The 600-pound gorillas at Fox have apparently stopped “Spawn” creator Todd McFarlane from aping one of the studio’s classic franchises.
McFarlane and UPN last month sealed plans to develop “Gorilla World,” a new take on talking chimps inspired by the “Planet of the Apes” movies (Daily Variety, Jan. 14).
Twentieth Century Fox lawyers decided it sounded a little too similar to the studio’s “Apes” franchise, and quickly sent a cease-and-desist letter to the network.
The studio was apparently upset by McFarlane’s contention that the studio didn’t hold a monopoly on projects about talking apes.
“When was Fox granted the rights to be the only people who talked about Darwin?” McFarlane said when announcing the project.
Soon after, Fox announced plans to revive “Apes” on the bigscreen with Tim Burton.
UPN says “Gorilla World” was scrapped for reasons unrelated to the Fox letter, but that the network hopes to develop another project with McFarlane for next midseason.
McFarlane said Fox had no room to be upset, arguing that the company’s broadcast network developed “Greed” by monkeying with “Who Wants to Be a Millionaire.”
“It’s always amazing when the thieves call the other thieves thieves,” he said. “There are no big original ideas.”
Meanwhile, the fiercely independent McFarlane, who last week pacted with Jodie Foster’s Egg Pictures to animate parts of the feature “The Dangerous Lives of Altar Boys” and won the Grammy for co-directing Korn’s “Freak on a Leash” video, said he will forgo representation altogether after deciding he preferred to seal most of his deals independently.
McFarlane signed with Endeavor six to eight months ago, but continued to go around and strike deals on his own. McFarlane said he didn’t want to share the standard 10% in deals he acquired under his own volition, and the two sides parted ways.
“I dig the hole, I get paid for digging the hole,” said McFarlane, who had gone without representation until signing with Endeavor. “I’ve been doing OK without any agents anyway. There’s not really any rocket science there.”
McFarlane said he probably won’t seek any other representation in the near future.
“There’s still a piece of me that says, ‘Am I just a pain in the ass or am I not right for this city?'” he said. “I guess it’s an odd thing to ask, that I’ll cut deals on my own and you bring ones from outside.”
— Michael Schneider
Dornemann plate holds music only
Now that Michael Dornemann has relinquished his duties as head of Bertelsmann’s film and TV divisions to concentrate on the company’s music operations at BMG Entertainment, all eyes are focussed on his relationship with his number two, BMG Entertainment prexy-CEO Strauss Zelnick.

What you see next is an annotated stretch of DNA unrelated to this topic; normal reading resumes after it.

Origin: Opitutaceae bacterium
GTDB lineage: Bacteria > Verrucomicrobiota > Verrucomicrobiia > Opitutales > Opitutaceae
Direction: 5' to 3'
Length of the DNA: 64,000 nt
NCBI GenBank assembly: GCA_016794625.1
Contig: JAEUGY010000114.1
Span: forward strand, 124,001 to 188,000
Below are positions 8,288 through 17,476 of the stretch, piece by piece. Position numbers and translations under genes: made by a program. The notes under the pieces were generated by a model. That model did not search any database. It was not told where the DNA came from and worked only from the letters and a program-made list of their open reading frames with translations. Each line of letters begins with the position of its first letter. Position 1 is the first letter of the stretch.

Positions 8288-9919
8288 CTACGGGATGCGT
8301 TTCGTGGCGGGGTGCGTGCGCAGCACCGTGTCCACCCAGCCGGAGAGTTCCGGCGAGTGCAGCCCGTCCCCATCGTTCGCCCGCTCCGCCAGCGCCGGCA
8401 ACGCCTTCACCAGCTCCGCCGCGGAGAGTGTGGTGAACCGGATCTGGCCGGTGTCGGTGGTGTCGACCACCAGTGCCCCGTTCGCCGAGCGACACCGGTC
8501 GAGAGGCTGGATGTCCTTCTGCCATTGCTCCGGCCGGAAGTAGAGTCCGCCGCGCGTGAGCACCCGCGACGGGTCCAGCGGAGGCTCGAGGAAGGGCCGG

Dornemann’s recent public spankings of Zelnick, over dealings with Arista Records honcho Clive Davis and Jive topper Clive Calder have led to wide speculation that Zelnick and Dornemann were engaged in a nasty struggle for exec primacy.
But BMG spokesperson Keith Estabrook told Daily Variety, “Michael Dornemann’s change to focus more on the global expansion of the music group is part of a wider Bertelsmann corporate restructuring, and in no way does this move have any relationship to past conflicts. Michael and Strauss Zelnick have a wonderful working relationship and will continue to work closely together to achieve our global expansion via music and the Internet.”
Dornemann’s increased focus on music could be seen as a critique of Zelnick’s leadership of that domain. After all, Dornemann is still involved in the ongoing negotiations with Davis, whose contract expires in June.
However, insiders point to Zelnick’s film background as prexy-chief operating officer at 20th Century-Fox as an indication that the music exec could fill the exec gap left by Dornemann’s shifting of duties.
Meanwhile, the recent departure of BMG Intl. prexy-CEO Rudi Gassner, has left Zelnick — the person to whom Davis reports — with much more on his plate, just as Dornemann is slimming down on his Bertelsmann duties.
— Don Waller
PGA gavel OKs ‘Judging Amy’ pair
A Producers Guild of America appeals board has reinstated Golden Laurel nominations for actress Amy Brenneman and Connie Tavel on “Judging Amy,” a week after excluding the pair as part of its campaign to tighten credit standards.
The decision will allow Brenneman and Tavel to join Barbara Hall and Joseph Stern on stage Thursday at the PGA Awards ceremonies in Los Angeles should they win the honor for best television series.
The pair had appealed the exclusion, which was based on determinations of not having been “primarily responsible” as producers, along with a PGA policy to limit the number of producers per show to three with an established team counted as a single producer. In all, the PGA pulled 21 names from producer credits for the nominations.
Another unidentified producer appealed, but the PGA’s exclusion was upheld.
— Dave McNary